Fear Of Missing Out results in so very many, so very bad decisions.
Today’s little Venn diagram from Indexed (by Jessica Hagy) sums up this week’s brain buzz (mine) pretty well:
FOMO. Aka, Fear Of Missing Out.
Whenever I see an artist who’s more successful than I am, whenever I see a booth that’s busier than mine at a fair, when another artist is mobbed at a gallery I’m in, I freak out inside.
Whenever I see someone whose work is so amazing and powerful, I writhe with envy.
Whenever I see someone who seems to have nabbed every lovely opportunity/venue/award/kudos/publicity spot under the sun, I die inside a little.
Because I’m sure I’m missing out.
I’m sure that person has it figured out. I’m sure they’re more savvy in their marketing, more practiced in their technique. I’m really sure they’re ‘on trend’, riding that glorious 15 foot wave with the perfect curl, hair blowing in the wind, dolphins cavorting in their wake squealing, “You GO, grrl!” (Or “Way to go, dude!”)
I mope in my studio, trying to figure out what will sell. Trying to figure out what I’m doing wrong. Trying to figure out how I’ll pay my business debts.
Will I ever write another book? Will I ever be a successful artist again? (Relatively speaking….) Will I ever be that cool, sophisticated artist who “explores the interstices of form and chaos, reveling in the capricious nature of conforming and rebellion. As momentary derivatives become clarified through emergent and academic practice, the viewer is left with a clue to the possibilities of our culture.” (Okay, I totally stole that last line from Arty Bollocks, the online artist statement generator.)
Jessica Hagy’s illustration brings a touch of clarity to the buzz. “What you’ve heard” vs. “What matters” is simply “PR trumping journalism”.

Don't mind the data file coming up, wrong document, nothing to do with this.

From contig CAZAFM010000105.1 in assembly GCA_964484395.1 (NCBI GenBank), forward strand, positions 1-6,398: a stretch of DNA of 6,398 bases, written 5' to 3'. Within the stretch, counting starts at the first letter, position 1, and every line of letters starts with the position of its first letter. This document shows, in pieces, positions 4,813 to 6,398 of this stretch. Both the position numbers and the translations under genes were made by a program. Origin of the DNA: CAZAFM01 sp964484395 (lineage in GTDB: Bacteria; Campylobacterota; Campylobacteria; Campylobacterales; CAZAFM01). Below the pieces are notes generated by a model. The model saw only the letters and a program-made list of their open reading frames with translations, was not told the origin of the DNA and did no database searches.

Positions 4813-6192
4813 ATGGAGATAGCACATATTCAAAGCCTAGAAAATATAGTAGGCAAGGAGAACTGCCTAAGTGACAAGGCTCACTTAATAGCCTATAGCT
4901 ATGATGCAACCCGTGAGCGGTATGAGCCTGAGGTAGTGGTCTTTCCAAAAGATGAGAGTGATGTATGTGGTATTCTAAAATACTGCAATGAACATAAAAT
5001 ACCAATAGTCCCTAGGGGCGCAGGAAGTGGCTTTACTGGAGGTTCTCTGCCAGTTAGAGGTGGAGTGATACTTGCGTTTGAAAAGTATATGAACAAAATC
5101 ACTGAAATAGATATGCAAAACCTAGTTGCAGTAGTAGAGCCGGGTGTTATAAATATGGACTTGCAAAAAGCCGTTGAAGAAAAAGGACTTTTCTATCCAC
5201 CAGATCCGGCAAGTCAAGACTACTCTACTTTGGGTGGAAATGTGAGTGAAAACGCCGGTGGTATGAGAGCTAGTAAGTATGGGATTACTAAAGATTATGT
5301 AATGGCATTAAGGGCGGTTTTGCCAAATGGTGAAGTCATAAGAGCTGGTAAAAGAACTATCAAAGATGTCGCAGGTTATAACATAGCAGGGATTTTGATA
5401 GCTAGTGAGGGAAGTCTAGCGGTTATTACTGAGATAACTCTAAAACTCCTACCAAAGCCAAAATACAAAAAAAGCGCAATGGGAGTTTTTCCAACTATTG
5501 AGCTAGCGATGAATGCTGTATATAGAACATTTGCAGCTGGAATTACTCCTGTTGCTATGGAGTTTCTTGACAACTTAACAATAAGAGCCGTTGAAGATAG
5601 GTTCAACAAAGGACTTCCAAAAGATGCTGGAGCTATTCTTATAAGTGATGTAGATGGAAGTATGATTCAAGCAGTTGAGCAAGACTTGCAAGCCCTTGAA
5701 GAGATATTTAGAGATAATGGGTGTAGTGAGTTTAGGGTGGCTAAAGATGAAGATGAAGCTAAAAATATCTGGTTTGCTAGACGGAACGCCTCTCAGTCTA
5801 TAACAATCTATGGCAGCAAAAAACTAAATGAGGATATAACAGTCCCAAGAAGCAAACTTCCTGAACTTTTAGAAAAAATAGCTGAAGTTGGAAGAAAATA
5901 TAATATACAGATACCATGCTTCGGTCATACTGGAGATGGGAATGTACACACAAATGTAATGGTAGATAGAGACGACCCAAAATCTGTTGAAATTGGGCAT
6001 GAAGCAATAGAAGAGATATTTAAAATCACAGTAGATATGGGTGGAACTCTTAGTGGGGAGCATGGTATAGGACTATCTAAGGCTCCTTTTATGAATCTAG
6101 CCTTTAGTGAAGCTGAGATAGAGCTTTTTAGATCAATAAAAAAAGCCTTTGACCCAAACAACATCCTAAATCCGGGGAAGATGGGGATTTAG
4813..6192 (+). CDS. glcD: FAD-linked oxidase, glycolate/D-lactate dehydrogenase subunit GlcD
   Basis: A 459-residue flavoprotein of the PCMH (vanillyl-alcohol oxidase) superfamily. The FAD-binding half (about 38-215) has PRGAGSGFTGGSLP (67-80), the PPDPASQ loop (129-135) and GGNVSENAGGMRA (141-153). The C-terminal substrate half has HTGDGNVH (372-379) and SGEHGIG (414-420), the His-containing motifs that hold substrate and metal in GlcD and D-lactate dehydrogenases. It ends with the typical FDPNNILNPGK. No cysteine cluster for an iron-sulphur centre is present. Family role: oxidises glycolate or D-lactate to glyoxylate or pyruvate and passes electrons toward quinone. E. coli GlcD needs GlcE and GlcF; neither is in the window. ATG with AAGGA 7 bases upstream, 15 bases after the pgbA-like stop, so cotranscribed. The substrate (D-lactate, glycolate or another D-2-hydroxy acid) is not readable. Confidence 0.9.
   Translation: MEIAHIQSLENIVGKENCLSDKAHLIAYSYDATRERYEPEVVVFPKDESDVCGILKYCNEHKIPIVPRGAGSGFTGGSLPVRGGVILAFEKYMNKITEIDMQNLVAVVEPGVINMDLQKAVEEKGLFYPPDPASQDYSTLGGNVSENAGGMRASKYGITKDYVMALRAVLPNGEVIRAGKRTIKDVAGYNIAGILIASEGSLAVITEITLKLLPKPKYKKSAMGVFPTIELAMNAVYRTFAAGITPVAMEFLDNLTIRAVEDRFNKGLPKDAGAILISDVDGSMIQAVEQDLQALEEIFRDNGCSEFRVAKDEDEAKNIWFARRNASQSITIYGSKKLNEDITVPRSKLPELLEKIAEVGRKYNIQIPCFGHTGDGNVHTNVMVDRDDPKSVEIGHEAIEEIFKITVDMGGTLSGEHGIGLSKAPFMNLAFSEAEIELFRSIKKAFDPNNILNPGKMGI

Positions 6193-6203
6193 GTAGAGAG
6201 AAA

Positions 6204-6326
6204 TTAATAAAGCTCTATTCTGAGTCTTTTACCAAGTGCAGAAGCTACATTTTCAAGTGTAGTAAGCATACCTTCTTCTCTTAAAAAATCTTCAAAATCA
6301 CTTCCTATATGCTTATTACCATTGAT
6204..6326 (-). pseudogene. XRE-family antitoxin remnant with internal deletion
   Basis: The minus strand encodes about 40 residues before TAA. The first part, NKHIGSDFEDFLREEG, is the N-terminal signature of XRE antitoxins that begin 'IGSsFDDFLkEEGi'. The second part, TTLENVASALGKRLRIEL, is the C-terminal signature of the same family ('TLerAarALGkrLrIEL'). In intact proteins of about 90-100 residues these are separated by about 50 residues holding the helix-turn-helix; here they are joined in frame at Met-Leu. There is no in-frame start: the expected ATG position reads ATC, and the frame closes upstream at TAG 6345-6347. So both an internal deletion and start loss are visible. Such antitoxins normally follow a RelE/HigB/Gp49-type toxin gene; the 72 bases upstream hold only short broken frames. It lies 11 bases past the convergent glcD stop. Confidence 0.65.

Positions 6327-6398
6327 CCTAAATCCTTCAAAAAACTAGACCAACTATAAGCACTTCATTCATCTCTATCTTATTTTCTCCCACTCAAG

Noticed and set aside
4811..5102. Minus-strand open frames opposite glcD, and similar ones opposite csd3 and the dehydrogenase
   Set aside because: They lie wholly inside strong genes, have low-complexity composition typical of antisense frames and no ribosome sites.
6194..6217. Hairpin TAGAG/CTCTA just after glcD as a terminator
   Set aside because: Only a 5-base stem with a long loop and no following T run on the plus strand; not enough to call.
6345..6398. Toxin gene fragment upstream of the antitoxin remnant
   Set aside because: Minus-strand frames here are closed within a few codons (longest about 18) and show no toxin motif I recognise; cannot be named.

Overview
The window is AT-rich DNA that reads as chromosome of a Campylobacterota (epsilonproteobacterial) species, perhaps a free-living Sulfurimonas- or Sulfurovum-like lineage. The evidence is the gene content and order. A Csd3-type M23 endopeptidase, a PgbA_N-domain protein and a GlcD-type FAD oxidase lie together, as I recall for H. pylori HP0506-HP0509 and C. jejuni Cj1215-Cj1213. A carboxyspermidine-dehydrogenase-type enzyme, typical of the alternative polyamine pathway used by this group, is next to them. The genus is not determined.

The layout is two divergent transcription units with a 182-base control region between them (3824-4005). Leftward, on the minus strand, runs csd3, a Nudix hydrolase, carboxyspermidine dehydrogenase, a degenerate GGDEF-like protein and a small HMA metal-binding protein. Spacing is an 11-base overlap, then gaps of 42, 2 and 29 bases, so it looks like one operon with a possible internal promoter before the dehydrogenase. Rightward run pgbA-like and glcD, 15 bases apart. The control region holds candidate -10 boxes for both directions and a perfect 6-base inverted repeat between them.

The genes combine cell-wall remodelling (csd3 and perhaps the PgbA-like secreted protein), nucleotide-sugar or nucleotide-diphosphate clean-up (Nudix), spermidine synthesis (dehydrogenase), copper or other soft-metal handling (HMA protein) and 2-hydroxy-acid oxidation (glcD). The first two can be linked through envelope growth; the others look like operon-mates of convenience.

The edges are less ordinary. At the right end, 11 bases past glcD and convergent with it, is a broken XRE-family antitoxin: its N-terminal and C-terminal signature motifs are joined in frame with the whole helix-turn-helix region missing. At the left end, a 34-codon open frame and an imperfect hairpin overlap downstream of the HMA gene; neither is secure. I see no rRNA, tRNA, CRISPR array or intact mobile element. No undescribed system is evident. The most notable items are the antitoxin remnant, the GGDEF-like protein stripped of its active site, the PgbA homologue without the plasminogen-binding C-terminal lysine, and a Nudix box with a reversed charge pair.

It’s the lizard brain reacting, instead of the work that is in your heart resonating.
It’s not who comes by. It’s who comes back.
It’s not about how many people will like my work. It’s about introducing my work to a new audience, even if that’s a handful of people.
It’s not how much money I make at any given show. It’s about being at least successful enough to keep moving forward. And being brave enough to try.
I love, love, love making whimisical jewelry from vintage buttons and old radio resistors. And I love making freshwater pearl jewelry. But only I can tell my story, the one that reveals how the Lascaux cave became a metaphor for my entire body of work.
And so I soothe my fevered brain today. Yes, it’s been awhile since I’ve set up for a show, especially ones that are limited in space. Yes, I worry about my prices with a new audience. Yes, I have no idea where half my booth stuff is, and whether my car is big enough to pack what I need.
But this isn’t about creating a smaller booth orthe best display, it’s not about looking professional (arrrrrgh!!), it’s not about doing it perfectly.
It’s about getting my art out into the world again, in a new place, in unfamiliar territory…one small step at a time.
OH, almost forgot: I’ll be at the San Francisco Center for the Book’s Holiday Craft Fair this Saturday, Nov. 21, from 10-5. It’s on Rhode Island Street. That’s all I know.
OH, forgot again: Thank you, Jessica Hagy!!!!